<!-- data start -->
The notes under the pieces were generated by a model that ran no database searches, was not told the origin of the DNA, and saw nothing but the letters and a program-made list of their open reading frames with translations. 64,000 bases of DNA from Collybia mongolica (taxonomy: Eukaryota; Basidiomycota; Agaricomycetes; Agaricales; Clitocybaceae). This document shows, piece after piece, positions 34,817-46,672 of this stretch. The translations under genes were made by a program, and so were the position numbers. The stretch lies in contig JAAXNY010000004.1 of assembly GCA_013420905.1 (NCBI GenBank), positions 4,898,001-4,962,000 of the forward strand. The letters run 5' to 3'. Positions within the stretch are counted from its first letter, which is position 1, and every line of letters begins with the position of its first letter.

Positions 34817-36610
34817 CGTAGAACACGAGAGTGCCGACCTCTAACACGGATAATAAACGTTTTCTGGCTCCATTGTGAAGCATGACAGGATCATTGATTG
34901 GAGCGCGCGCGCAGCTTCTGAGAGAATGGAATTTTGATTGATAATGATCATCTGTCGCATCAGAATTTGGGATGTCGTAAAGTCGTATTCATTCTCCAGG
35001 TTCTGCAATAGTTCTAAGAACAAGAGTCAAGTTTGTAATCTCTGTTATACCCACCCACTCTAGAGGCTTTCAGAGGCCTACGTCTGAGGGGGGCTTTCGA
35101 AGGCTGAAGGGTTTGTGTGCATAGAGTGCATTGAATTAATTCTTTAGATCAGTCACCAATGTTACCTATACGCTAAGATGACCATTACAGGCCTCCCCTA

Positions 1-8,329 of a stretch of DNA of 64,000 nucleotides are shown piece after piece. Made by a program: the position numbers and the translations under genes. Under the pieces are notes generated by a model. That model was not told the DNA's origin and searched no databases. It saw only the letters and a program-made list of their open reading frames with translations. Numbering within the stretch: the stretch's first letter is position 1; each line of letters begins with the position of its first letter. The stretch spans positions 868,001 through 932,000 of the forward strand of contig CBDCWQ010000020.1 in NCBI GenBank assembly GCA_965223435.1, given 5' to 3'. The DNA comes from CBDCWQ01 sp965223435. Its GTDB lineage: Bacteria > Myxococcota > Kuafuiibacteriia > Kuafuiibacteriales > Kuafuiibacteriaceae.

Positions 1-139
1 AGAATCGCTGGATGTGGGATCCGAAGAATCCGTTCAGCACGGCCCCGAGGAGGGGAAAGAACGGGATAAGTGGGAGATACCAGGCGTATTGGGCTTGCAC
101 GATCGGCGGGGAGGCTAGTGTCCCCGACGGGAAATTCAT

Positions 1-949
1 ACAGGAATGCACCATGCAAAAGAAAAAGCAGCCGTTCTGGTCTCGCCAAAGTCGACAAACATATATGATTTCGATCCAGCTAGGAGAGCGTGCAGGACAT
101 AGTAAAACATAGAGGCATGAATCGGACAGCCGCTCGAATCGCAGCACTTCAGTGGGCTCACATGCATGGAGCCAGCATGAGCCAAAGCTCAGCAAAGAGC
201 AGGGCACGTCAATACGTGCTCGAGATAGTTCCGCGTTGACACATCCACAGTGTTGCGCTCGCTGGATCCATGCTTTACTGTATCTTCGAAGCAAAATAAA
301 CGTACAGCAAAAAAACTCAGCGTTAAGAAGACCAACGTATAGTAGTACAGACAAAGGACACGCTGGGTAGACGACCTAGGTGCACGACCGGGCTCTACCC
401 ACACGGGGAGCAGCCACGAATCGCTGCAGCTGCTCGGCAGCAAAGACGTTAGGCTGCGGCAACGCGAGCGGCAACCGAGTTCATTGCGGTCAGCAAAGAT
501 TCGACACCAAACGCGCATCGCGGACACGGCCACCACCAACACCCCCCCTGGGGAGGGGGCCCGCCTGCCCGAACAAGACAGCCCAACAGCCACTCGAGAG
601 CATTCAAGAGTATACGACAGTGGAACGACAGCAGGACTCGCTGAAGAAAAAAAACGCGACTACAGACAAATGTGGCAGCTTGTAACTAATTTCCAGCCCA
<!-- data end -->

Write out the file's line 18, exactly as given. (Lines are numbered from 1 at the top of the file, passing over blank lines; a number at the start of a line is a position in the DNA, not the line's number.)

601 CATTCAAGAGTATACGACAGTGGAACGACAGCAGGACTCGCTGAAGAAAAAAAACGCGACTACAGACAAATGTGGCAGCTTGTAACTAATTTCCAGCCCA